California Hospital News Roundup for August 8, 2008
Anaheim General Hospital is working to resolve concerns about the quality of care raised by reports by CMS and the Joint Commission, the Los Angeles Times reports.
Earlier this year, CMS faulted the hospital on a range of issues related to two patient deaths, raising the possibility of the hospital losing eligibility to participate in Medicare and Medi-Cal, California's Medicaid program.
Hospital officials say that the hospital was not at fault in either of the deaths and that any quality of care issues highlighted in the report have been resolved.
Separately, Joint Commission investigators identified 47 safety deficiencies at Anaheim General. Facilities with more than 18 deficiencies can lose accreditation by the organization.
Hospital President Jim Young said hospital leaders have met with Joint Commission officials in Chicago to appeal the accreditation decision and is awaiting a decision (Costello, Los Angeles Times, 8/7).
Century City Doctors Hospital could have to file for bankruptcy as early as this month if a sale of the facility is not finalized soon, people familiar with the situation said, the Times reports.
Hospital CEO John Reynolds said the hospital has been for sale for several months. He said the facility has an average daily occupancy of about 60 beds, below the threshold needed to support the facility.
In 2004, Tenet Healthcare closed the facility -- then known as Century City Hospital -- but Beverly Hills-based Salus Surgical Group acquired the hospital and re-opened it in 2006. Salus Surgical spent about $100 million renovating the facility (Costello, Los Angeles Times, 8/4).
On Tuesday, Sonoma County supervisors voted 4-0 to approve a $3 million bond note to help Palm Drive Hospital resolve its bankruptcy, the Santa Rosa Press Democrat reports.
Under the proposal for the note, residents of the western part of the county would have to continue paying an annual $155 parcel tax for as long as five years if the hospital defaults on the loan and terminates operations.
The note is subject to approval by the bankruptcy court and a vote of the hospital's creditors.
The hospital has taken out similar notes at least twice previously (Rose, Santa Rosa Press Democrat, 8/6).
Service Employees International Union United Healthcare Workers-West is locked in an ongoing debate with Orange-based St. Joseph Health System over efforts to unionize St. Joseph hospitals, the Times reports.
The union has asked St. Joseph administrators -- nuns from the Sisters of St. Joseph of Orange order -- to agree to a set of preconditions before hospital workers hold a union election.
Administrators have rejected the request, saying that it could limit hospital employees' choice over which union represents them.
St. Joseph Health System operates 14 hospitals in California, New Mexico and Texas (Barboza, Los Angeles Times, 8/8).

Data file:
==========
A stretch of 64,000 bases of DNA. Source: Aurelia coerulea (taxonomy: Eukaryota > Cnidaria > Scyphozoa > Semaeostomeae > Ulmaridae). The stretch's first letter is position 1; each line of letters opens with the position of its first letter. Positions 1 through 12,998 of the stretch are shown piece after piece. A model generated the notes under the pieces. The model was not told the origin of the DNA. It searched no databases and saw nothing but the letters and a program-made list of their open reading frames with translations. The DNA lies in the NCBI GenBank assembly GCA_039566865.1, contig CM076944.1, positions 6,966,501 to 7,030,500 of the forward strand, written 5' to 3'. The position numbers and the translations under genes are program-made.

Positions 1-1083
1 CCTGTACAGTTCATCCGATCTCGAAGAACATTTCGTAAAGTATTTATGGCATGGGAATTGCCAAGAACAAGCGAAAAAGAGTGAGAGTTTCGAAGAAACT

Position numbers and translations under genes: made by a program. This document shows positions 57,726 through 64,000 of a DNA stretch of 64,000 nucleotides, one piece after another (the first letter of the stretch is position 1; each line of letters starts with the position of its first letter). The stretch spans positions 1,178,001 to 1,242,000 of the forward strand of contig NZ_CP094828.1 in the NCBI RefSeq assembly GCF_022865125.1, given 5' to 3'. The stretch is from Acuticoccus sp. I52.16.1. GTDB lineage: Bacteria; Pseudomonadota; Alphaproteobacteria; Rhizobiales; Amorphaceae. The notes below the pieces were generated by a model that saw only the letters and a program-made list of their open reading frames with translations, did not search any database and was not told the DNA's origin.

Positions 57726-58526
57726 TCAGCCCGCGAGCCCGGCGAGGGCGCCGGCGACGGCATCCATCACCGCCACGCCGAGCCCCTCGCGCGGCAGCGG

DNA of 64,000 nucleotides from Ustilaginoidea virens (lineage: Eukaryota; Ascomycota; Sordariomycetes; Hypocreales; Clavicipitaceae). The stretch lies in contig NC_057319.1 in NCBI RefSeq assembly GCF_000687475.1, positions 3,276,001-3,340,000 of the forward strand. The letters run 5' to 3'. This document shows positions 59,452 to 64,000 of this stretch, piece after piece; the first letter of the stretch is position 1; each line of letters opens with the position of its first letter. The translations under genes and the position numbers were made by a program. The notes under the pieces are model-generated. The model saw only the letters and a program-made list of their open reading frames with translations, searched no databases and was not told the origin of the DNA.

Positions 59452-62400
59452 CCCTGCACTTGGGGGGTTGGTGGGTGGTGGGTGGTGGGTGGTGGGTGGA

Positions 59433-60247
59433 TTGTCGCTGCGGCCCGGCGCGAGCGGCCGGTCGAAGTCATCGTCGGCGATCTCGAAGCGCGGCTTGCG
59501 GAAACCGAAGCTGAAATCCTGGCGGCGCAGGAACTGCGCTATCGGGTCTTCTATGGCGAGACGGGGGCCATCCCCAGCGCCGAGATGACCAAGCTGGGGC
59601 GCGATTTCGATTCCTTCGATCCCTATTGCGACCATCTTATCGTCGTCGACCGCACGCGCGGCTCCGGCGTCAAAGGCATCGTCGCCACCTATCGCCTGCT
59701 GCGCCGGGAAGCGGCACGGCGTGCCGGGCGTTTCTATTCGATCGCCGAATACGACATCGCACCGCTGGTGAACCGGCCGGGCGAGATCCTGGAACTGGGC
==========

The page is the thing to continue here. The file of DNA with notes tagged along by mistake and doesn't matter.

State health officials and the San Diego County medical examiner are investigating a recent patient death at Sharp Grossmont Hospital after a physician with staff privileges at the hospital anonymously raised questions to the medical examiner and the San Diego Union-Tribune, the Union-Tribune reports.
The medical examiner initially declined to do an autopsy because hospital officials attributed the death to the patient's medical history.
Dan Gross, executive vice president of Sharp HealthCare, said the facility was not required to report the event to the state, explaining that the patient was seriously ill when he underwent surgery at Sharp Grossmont. Gross said the hospital reported the death to the state anyway because of an ongoing investigation into other patient care issues.
The doctor who e-mailed the newspaper alleges that hospital workers misrepresented the patient's death (Clark, San Diego Union-Tribune, 8/1).
Stanford Hospital and Clinics has sold its basic outreach lab services to N.C.-based Laboratory Corporation of America for an undisclosed sum, a hospital spokesperson announced on Friday, the Bay Area News Group/San Jose Mercury News reports.
Spokesperson Gary Migdol said that more than half of the 200 workers affected by the sale have been hired by or offered other jobs with LabCorp. He said other employees would be given priority consideration for jobs at Stanford Hospital or Lucile Packard Children's Hospital (Green, Bay Area News Group/San Jose Mercury News, 8/3).
Last week, workers at Stanford Hospital and Lucile Packard Children's Hospital filed a petition with the National Labor Relations Board to elect new union representation, the Bay Area News Group/Mercury News reports.
Earlier in the week, the hospitals announced that they would no longer recognize the employees' union representation because of changes in the organization of locals under the Service Employees International Union umbrella.
Stanford officials said that workers must select union representation before the hospitals will begin contract negotiations (Peterson, Bay Area News Group/San Jose Mercury News, 8/1).
On Tuesday, KPCC's "Patt Morrison" included a discussion of privacy breaches at UCLA Medical Center. The segment focused on whether the privacy breaches were unique to UCLA Medical Center or a result of treating high-profile patients (Morrison, "Patt Morrison," KPCC, 8/5).This is part of the California Healthline Daily Edition, a summary of health policy coverage from major news organizations. Sign up for an email subscription.